As a York fresher, it is undeniably one of Your most important duties to acquaint yourself with the city’s vibrant pub scene. Forget the pre-reading and unpacking for a moment – instead, rally around your most(seemingly) alcoholic new flatmates and get a bus into town.
Pubs always have been, and always will be, a cornerstone of York. One of the oldest, Ye Olde Starre Inn on Stonegate, dates all the way back to 1644. A small handful even claim to be haunted (would a well-inserted joke about spirits be too cringeworthy here?). If historical buildings or ghosts aren’t really your thing, don’t panic – York’s chain pubs are perfectly fine to wet your whistle at. However, if historical buildings and ghosts are your thing, then I’m pleased to announce that you’re just like me! Congratulations in advance on spending the next three years in crippling, alcohol-induced debt. Realistically, no matter what kind of pub you prefer, you’ll find yourself spoilt for choice; according to local folklore, York has a pub for every day of the year! Admittedly less popular and a little pricier than more student-oriented establishments, I’ve come to realise that pubs end up proffering the best nights out. But please don’t assume that it’s all about the alcohol; the memories you make will remain just as valuable whether you’re knocking back water or hard liquor. (The former will almost definitely result in better retention of these memories). I’m incredibly grateful for my first year at York, in that my friends were (almost too) willing to accompany me on my pub journey. Hopefully, this list should set you on the right track to embark upon your very own first-year pub journey.
The Three Tuns, Coppergate
My parents discovered this one before I did, but I like to tell people that it was of my own accord. As soon as I was introduced to The ThreeTuns, I fell in love. Charmingly wonky, as if drunk itself, be careful on your way out –one too many and you’ll be rolling, not walking, down Coppergate. The atmosphere is generally more local than ‘student-y’, but don’t let this put you off; both patrons and staff are generally very welcoming. And, as all quintessentially English pubs should, they do quite good deals on shots.
House of the Trembling Madness, Stonegate
Affectionately nicknamed ‘Trems’ (so far,only by me, but I expect it to catch on soon), this kooky little Stonegate gem will capture your heart as soon as you step through the door. Part-store, part-ale house, there’s something for everyone. (Provided that you enjoy either alcohol or mediaeval architecture; hopefully both.) There are actually two Trems in York –if you’re looking for a busier atmosphere and a larger menu, the one on Lendal might be for you. However, I absolutely adore the intimate, candlelit vibe of the original Trems. It really does feel as though you’ve travelled back in time to the twelfth century, when the upstairs drinking hall was built as part of a Norman home. Additionally, the wine selection is pretty good, and they offer a larger range of craft beers.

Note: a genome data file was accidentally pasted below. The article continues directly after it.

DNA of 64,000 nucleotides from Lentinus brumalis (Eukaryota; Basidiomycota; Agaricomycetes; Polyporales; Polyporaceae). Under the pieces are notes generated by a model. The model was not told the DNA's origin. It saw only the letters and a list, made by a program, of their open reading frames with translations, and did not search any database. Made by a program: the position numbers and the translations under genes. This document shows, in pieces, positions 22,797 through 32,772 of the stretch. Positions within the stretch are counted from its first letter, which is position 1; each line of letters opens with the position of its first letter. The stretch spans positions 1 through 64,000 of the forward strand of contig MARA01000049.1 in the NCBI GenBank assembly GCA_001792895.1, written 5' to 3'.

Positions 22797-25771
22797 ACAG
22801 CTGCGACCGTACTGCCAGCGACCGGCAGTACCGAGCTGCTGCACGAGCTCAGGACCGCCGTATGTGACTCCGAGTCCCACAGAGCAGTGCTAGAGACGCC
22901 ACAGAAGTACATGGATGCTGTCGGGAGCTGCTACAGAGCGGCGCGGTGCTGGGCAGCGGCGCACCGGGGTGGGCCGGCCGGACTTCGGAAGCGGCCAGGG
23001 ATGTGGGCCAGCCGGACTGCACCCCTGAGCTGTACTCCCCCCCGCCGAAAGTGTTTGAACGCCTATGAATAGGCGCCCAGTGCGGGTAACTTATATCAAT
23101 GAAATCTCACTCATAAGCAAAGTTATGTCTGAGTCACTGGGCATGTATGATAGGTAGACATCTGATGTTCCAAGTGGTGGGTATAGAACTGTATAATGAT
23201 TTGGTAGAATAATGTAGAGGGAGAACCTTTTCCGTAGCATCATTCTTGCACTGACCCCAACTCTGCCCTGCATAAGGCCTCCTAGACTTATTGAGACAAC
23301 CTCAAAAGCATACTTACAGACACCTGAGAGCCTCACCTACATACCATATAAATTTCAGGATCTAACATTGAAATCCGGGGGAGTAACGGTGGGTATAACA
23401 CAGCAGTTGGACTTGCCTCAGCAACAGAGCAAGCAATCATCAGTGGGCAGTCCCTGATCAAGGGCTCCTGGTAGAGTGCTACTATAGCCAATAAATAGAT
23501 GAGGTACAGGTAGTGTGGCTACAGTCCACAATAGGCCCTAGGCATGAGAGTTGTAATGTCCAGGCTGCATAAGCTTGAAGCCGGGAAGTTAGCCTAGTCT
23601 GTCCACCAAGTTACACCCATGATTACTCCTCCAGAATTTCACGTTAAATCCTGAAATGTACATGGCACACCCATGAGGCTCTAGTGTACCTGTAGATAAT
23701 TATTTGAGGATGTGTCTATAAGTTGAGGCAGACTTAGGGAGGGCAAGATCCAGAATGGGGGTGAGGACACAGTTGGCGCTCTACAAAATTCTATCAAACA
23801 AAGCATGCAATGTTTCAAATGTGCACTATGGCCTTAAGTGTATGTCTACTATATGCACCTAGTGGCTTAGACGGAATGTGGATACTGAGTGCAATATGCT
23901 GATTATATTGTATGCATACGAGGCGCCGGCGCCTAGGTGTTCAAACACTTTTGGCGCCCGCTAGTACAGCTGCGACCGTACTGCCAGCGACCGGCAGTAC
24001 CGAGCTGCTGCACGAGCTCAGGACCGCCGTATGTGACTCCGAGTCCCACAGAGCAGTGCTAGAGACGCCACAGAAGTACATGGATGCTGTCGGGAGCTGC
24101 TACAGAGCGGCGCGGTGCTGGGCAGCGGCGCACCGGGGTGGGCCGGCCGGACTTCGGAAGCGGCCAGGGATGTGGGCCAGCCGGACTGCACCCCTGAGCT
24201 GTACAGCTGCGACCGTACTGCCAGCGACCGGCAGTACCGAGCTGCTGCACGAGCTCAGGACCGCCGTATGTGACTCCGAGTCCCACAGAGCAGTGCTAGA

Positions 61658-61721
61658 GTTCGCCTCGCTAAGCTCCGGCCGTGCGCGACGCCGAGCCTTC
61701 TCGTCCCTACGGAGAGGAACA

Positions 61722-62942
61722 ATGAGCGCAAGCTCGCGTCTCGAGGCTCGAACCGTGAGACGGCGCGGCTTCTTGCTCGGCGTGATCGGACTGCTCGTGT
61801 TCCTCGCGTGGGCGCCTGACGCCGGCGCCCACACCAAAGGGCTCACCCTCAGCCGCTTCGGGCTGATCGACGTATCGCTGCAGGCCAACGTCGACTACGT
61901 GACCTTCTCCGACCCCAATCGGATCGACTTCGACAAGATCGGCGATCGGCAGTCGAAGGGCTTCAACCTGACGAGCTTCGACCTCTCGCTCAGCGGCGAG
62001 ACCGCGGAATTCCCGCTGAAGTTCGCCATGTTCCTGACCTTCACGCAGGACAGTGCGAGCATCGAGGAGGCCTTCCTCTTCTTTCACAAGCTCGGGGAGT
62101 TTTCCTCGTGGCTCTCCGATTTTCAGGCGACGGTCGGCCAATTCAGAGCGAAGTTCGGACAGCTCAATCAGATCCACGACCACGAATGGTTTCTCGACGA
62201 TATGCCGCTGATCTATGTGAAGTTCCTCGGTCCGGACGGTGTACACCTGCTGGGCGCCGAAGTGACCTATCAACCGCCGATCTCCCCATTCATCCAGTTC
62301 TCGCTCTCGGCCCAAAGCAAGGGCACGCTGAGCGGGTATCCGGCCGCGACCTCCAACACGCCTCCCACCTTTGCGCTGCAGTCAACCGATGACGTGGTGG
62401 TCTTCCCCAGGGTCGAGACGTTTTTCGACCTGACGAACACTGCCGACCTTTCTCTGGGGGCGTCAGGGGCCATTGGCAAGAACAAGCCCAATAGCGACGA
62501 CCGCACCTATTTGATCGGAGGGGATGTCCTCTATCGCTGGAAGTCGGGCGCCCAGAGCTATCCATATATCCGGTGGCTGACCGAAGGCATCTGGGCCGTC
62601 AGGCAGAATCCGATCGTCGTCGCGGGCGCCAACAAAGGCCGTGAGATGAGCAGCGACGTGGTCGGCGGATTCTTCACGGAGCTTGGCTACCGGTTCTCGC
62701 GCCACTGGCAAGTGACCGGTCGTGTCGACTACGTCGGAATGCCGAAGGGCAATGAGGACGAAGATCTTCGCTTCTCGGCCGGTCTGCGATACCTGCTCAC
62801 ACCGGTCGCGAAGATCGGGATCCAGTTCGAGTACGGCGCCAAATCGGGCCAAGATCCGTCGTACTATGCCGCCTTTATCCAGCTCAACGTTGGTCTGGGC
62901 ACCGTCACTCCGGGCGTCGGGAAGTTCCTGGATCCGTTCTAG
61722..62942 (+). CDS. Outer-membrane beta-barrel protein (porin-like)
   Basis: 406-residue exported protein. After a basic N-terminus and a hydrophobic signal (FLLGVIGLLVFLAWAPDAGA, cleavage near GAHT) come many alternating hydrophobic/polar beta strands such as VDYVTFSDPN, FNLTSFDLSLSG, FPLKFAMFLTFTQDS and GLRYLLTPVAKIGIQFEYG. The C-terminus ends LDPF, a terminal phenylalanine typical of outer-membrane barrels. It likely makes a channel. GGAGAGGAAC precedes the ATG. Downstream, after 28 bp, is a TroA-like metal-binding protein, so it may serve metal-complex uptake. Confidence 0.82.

The Golden Fleece, Pavement
The self-pro-claimed “most haunted pub in York”, The GoldenFleece certainly offers up its fair share of spirits! (I knew I could get one in somewhere.) All hilarity aside, this pub is almost as lopsided as The Three Tuns, so tread carefully. Once you’ve navigated the incredibly sophisticated and complex maze system (the bar is down a short hallway), rest assured that you’re in for a good night. Live musicians can often be found performing at The Golden Fleece, and you can sit and take in the vibes from the mild (yet atmospheric) discomfort of a wooden bench.
Eagle & Child, High PetergateI
I walked into this pub one Thursday night for two reasons: mostly because it was raining, but also because the sound of jazz was emanating from the doorway. As it turns out, Thursday is jazz night at Eagle & Child – who would’ve guessed? Though it was the pleasant cacophony of the band that drew me in, it was the warm, inviting interior of the pub that convinced me to stay. Like the majority of pubs on this list, Eagle & Child boasts a dark, candlelit atmosphere that feels both comforting and ominous. Upstairs is a sweet little room, one I have yet to visit – otherthan on my way to the toilet. Looks nice though; let me know how it is?
The Fat Badger, High Petergate
A stone’s throw away from Eagle & Child, The Fat Badger boasts a truly excellent beer garden. If you’re walking the stretch of city walls near Bootham Bar and happen to look down, you may glimpse jovial evening-goers enjoying their pints. If you’re in the garden and look up in the right direction, you’ll catch an excellent view of York Minster. Probably unrelated, but some of my most eventful nights out have occured within the confines of The Fat Badger beer garden. Something to take note of is their fine selection; though it be but little, it is fierce. And there you have it; a by-no-means-comprehensive-but-objectively-correct list of pubs to acquaint yourself with over your time in York. For the sake of brevity, I’ve only included my top five pubs, but if none of the above take your fancy, I can assure you that there’ll be at least one that does.